HELLA TREES a film by AYO AKINGBADE. 2020, UK, 7 min. A spontaneous, semi-fictional portrait stemming from a photographer’s infectious enthusiasm for trees.

This film screened exclusively for a week and is currently not available online.

“Boisterous” might not be the first word that springs to mind when describing a tree, but that’s why it’s worth looking more closely at them. Ayo Akingbade’s Hella Trees follows an artist named Rafiki (Emmanuel Adeneye) who photographs himself posing with trees. Whether they seem boisterous or sturdy, Rafiki taps into their personalities with an enthusiasm for overlooked details.


Many of Akingbade’s earlier documentaries are urgently attuned to gentrification in London (we’ve highlighted two on Le Cinéma Club, So They Say and Street 66). This time, Hella Trees looks at the city’s Islington district through a fictional portrait, although Rafiki was inspired by Adeneye’s real interests: Akingbade says the short came together “by pure spontaneity” after she and Adeneye caught up over lunch. “He started sending me selfies with trees which he takes on his daily commute around London,” she remembers, “and the film was born!”




“In many ways, the film is more real than fake. The blurry line between fact and fiction is a fun terrain, like Orson Welles’ F for Fake, which has a unique humour. I wanted to share our truisms: what brings us joy? How wonderful is it, being in nature?” AYO AKINGBADE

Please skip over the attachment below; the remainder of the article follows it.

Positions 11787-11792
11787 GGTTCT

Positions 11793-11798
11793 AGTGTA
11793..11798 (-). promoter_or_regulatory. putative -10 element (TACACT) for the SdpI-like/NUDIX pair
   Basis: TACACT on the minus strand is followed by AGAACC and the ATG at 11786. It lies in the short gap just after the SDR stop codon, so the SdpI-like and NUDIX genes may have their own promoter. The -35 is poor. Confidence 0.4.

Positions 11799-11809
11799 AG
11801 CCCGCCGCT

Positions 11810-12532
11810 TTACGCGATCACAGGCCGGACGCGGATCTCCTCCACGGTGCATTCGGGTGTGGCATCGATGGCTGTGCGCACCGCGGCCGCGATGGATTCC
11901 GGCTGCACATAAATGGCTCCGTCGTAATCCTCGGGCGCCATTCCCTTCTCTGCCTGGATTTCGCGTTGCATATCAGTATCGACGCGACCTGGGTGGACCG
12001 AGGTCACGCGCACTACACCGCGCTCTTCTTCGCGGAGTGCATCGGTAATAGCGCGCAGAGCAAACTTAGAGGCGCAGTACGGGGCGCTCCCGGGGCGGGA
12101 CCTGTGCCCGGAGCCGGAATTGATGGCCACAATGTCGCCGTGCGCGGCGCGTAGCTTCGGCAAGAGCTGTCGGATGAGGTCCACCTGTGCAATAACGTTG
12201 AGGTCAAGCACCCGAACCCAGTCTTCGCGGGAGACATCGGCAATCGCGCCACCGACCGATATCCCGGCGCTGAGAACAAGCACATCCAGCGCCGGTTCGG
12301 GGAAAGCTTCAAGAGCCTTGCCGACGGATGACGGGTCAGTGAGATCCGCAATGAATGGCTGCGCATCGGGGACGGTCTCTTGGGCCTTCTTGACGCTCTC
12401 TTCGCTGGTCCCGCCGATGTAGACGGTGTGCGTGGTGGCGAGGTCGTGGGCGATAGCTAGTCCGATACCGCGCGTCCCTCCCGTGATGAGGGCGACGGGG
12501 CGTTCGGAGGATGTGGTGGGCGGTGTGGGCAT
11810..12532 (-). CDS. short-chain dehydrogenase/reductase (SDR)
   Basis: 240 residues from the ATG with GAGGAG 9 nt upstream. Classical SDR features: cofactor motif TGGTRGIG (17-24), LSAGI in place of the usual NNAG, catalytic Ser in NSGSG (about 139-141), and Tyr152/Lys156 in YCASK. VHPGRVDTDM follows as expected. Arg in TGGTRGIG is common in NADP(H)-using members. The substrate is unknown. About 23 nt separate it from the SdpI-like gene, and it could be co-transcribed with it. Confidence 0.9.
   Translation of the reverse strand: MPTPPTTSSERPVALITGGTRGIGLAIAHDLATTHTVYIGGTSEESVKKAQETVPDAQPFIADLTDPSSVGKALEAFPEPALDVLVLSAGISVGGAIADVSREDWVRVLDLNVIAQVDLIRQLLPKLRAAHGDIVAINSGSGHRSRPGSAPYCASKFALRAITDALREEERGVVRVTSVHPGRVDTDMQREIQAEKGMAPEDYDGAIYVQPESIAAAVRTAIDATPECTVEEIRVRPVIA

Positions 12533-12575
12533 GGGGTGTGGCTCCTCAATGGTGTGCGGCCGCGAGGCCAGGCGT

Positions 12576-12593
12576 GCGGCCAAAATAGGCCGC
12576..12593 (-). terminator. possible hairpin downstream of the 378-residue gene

Hella Trees has an endearing immediacy: as Rafiki scales trees, Akingbade’s handheld camera captures his in-the-moment excitement. Their chats about art and identity feel similarly explorative, casual but thoughtful. “I read the film as a serious comedy…it honestly makes me laugh out loud,” Akingbade says. “Rafiki, aka Emmanuel, is super arty and has an infectious personality; I’m glad people can see and feel this.”


Based in London, Akingbade’s recent work (available to browse on her website) includes the Whitechapel Gallery commission Fire in My Belly. She’s known for her No News Today trilogy, which interweaves archival and fictional elements to explore London’s housing crisis; one of the three films, Tower XYZ, won a Special Mention Award at the International Short Film Festival Oberhausen. She was also a recipient of the Sundance Ignite Fellowship in 2018. Most recently, she finished a narrative short, Jitterbug, produced by Artangel and set to be released in 2022.


Hella Trees is also featured in our series of short films currently screening on the Criterion Channel.


Text written by Chloe Lizotte.

Credits for
Emmanuel Adeneye
sound mix
Zoltán Kadnár
commissioned by
for the sixth edition of
Essex Road